Commentary Magazine


Contentions

Massad: the Next Generation

In a previous post I cited a Haaretz piece that describes the attitude of Barnard Professor Nadia Abu El-Haj, the post-modern anthropologist who dismisses all archaeological evidence of biblical history, and in fact the value of evidence more broadly.

I neglected to mention that the piece was written by Bari Weiss, who in 2005, while an undergrad at Columbia, was one of the leading student voices against anti-Western, anti-Israel thuggery then taking place in the classrooms of several professors, most notably Joseph Massad.

Now Ynet reports that an Israeli professor, Nizar Hassan of Sapir College in Israel’s southern Negev region, has taken a lesson from Massad & Friends. Last week he denied entry to a student, Eyal Cohen, who arrived in class wearing an IDF uniform, having come from a long and grueling stint of reserve duty. (In Israel, most people go to college only after completing army duty, and often have their studies interrupted by reserve call-ups that can last anywhere from a few days to a month. Soldiers on campus are not uncommon, for they are frequently students themselves.) Hassan, a filmmaker who considers the IDF to be evil, announced that “I do not teach soldiers, policemen, and officers in uniform.” When Cohen refused to leave, Hassan spent much of the lesson taunting him and refusing his questions. Although the incident has aroused the protests of members of Israel’s parliament, many of Hassan’s colleagues have rallied to support him, in the name of “academic freedom.”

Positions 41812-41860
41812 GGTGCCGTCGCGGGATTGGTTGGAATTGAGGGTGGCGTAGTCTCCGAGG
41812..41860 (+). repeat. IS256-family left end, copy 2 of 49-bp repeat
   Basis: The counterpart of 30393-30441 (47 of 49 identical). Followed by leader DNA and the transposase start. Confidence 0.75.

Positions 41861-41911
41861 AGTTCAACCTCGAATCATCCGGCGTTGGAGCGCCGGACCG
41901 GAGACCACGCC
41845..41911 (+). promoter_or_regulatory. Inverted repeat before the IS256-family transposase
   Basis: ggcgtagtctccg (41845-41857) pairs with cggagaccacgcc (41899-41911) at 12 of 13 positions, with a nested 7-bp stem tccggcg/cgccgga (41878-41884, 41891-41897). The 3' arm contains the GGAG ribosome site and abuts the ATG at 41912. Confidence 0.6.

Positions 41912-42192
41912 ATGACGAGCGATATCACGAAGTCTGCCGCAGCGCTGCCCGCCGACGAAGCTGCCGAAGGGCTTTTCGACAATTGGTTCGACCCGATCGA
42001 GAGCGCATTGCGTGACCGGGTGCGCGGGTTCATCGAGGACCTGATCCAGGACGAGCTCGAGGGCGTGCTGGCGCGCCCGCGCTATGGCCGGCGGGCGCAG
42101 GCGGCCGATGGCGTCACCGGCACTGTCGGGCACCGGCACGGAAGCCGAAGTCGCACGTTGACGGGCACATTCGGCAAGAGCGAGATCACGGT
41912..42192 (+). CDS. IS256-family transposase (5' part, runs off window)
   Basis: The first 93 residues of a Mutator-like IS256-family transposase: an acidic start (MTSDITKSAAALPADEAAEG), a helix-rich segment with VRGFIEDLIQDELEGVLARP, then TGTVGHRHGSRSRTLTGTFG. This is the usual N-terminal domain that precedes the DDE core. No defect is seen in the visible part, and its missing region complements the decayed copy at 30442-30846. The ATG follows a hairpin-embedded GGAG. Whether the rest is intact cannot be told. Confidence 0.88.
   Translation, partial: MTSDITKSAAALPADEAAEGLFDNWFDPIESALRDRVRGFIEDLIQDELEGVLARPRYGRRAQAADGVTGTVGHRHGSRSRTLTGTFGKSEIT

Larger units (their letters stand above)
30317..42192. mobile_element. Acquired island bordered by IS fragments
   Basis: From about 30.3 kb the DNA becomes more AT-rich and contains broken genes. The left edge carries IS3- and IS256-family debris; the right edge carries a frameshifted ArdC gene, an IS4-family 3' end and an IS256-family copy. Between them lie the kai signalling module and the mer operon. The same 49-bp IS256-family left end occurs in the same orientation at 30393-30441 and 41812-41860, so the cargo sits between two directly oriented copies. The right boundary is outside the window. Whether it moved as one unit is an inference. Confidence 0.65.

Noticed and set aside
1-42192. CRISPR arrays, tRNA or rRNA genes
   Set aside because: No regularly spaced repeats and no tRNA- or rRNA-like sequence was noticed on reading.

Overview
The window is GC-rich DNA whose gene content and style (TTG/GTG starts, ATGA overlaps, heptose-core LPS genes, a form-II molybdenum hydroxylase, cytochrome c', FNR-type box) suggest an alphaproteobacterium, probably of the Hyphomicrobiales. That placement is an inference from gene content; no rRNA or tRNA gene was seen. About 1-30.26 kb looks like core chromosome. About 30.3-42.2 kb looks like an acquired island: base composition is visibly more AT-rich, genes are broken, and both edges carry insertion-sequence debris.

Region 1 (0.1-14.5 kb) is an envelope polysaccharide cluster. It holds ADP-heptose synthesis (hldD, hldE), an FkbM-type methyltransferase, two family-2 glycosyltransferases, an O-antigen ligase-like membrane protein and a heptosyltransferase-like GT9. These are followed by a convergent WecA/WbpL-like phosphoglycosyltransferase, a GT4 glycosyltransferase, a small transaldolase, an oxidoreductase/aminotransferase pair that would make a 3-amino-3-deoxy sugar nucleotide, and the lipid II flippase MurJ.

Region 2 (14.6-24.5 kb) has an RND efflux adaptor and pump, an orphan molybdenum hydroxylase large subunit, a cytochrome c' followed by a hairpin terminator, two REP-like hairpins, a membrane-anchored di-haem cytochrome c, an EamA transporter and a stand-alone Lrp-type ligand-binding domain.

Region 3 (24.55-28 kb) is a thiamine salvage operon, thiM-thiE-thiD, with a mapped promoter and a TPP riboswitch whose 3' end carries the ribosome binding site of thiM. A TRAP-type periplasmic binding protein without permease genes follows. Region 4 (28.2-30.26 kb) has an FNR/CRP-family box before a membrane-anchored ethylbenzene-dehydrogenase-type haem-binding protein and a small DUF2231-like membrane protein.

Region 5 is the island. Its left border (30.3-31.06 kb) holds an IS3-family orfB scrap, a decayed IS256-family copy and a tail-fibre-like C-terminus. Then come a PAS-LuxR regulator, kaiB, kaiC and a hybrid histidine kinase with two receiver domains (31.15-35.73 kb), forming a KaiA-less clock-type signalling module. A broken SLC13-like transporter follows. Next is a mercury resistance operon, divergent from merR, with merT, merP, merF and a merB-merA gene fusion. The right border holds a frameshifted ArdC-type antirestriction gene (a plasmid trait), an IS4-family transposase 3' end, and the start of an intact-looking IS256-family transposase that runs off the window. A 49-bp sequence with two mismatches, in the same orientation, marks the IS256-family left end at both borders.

It seems natural that individuals in institutes of higher learning would see themselves as symbols of reason, enlightenment, and freedom of thought; what is strange is that such individuals might also find great comfort in stifling and humiliating others.